Published: Monday March 27, 2017
A blog post by Glenn Porter, Managing Director at GBG.
Speaking on the GSMA’s panel on Mobile Connect at the recent Mobile World Congress got me thinking about the role telcos play in the digital economy. There is no doubt that mobile has been the big driver of the innovations around fintech and m-commerce. We recently wrote about the rise of the African consumer in our INSIDE magazine – with an anticipated 2 billion mobile handsets due to be in operation by 2020 in Sub-Sharan Africa alone.
And with increasing digitisation, the debate over who owns our data and who is responsible for our protection from fraud or abuse, isn’t going away. The new GDPR arrives in Europe next year with fraud and cybercrime the almost inevitable flip-side of our digital economy. I was interested to hear how various telco operators are gearing up for their role in this brave new world.
Interestingly, pretty much everyone agreed that trust is no longer an inherent part of transactions. Sellers don’t know who they are dealing with and buyers increasingly look for advocacy or recommendation from friends over social media before transacting. Mobile operators are uniquely positioned to help bring the 2 parties together, using the data that passes across their networks to facilitate a better, safer customer experience. They have a real opportunity to develop as the underlying platform that facilitates our digital interactions, ensuring consistency and commonality of the data shared. This becomes especially important with the creation of things like fraud bureaus, where operators could share known fraud data to protect consumers from identity abuse.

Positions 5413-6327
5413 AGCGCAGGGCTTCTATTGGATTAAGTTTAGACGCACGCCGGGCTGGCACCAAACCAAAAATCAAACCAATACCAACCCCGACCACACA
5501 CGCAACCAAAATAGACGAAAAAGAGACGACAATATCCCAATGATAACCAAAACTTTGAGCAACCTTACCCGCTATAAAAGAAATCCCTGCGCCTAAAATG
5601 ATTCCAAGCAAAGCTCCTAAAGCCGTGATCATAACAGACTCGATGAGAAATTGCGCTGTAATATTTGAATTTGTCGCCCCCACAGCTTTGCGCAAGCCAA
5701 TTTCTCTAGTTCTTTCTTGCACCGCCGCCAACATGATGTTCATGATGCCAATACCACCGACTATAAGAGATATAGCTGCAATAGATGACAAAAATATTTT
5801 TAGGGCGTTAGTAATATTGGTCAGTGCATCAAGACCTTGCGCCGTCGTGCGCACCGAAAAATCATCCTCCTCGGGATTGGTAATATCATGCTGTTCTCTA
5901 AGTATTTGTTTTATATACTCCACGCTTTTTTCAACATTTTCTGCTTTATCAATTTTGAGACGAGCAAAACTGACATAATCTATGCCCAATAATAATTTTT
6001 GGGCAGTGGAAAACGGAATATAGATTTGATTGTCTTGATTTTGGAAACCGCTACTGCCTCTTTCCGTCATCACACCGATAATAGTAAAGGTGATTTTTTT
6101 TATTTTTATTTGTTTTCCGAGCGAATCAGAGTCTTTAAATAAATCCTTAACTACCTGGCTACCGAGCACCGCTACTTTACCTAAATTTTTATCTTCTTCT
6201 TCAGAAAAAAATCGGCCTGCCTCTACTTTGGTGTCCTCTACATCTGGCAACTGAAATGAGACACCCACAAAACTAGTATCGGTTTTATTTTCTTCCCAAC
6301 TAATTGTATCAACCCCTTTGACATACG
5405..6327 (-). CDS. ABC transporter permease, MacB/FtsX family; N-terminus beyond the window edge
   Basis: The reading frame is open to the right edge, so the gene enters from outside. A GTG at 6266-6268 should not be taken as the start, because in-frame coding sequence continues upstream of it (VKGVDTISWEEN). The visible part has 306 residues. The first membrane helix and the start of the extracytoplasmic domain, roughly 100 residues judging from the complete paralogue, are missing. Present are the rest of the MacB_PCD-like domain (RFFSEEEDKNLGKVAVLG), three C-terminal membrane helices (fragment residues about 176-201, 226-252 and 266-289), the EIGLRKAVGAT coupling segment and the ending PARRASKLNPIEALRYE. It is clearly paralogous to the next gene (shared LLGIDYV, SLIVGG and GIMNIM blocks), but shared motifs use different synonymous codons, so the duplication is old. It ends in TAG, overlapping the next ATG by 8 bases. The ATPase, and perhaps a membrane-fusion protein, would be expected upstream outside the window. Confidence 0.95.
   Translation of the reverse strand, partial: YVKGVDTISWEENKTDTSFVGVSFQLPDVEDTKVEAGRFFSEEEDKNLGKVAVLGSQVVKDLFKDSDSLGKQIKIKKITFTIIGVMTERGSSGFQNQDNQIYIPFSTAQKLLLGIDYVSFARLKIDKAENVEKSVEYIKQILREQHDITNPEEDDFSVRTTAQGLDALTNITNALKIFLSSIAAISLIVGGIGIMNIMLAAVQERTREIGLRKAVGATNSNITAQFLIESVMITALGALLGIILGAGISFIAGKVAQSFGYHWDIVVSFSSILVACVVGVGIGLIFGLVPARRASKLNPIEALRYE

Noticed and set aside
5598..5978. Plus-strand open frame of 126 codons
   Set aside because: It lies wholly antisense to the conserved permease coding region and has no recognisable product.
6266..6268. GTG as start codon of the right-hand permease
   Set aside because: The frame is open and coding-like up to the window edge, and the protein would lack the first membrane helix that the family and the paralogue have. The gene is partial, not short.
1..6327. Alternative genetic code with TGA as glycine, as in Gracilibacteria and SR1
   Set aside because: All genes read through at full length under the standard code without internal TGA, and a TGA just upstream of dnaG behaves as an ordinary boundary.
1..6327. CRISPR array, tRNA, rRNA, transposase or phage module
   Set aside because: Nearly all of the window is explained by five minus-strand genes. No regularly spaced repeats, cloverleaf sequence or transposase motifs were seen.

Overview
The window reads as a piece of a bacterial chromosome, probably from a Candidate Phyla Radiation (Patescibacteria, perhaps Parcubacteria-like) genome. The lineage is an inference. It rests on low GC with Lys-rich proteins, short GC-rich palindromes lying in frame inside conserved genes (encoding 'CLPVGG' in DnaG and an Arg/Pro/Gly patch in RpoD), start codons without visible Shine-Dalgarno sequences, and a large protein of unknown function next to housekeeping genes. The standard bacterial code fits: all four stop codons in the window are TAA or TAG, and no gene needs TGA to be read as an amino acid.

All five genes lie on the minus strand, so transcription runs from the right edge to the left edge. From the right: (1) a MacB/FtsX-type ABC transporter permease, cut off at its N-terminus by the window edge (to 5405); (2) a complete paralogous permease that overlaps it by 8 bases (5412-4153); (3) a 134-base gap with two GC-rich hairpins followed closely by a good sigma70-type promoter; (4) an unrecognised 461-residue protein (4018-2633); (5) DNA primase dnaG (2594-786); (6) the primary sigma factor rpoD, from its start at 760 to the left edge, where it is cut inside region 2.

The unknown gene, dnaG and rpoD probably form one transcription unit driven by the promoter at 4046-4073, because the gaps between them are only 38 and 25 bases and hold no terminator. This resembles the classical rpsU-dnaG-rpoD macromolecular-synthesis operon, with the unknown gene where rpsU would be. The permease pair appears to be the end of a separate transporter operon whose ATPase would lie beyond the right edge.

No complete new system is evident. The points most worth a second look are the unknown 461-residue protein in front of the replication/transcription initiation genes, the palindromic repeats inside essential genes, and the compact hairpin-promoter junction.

Equally, the collection of accurate, authentic identity data (which may well include biometrics, behavioural and payment data going forward), should be carefully managed so that there is a full set of verified reference data against which future customer information can be compared. Without this how will an online merchant or operator know if the data they’ve been given has been compromised or if the customer transacting really is who he says he is?
As I sat on the plane home from Barcelona, I considered how many times I’d shared my ‘identity’ over my phone simply to get home. From making the booking to checking in and paying for my coffee as I rushed through the departures on ‘last call’, I shared my personal information over and over again. Data is good when it is used responsibly, when the benefit is mutual and there is absolute transparency over how and why my data has been used. My network operator is uniquely positioned, in my pocket, to help make my life easier, keep me well-informed and my identity (and bank account) safe. Thinking about it, I probably trust my mobile operator more than I do my bank! Greater interoperability and data sharing may actually make us all safer – the challenge how is for the telcos operators to embrace their new role.
If you'd like to learn more about building trust in the digital economy, get in touch at firstname.lastname@example.org.
Glenn speaking at the Mobile World Congress in Barcelona.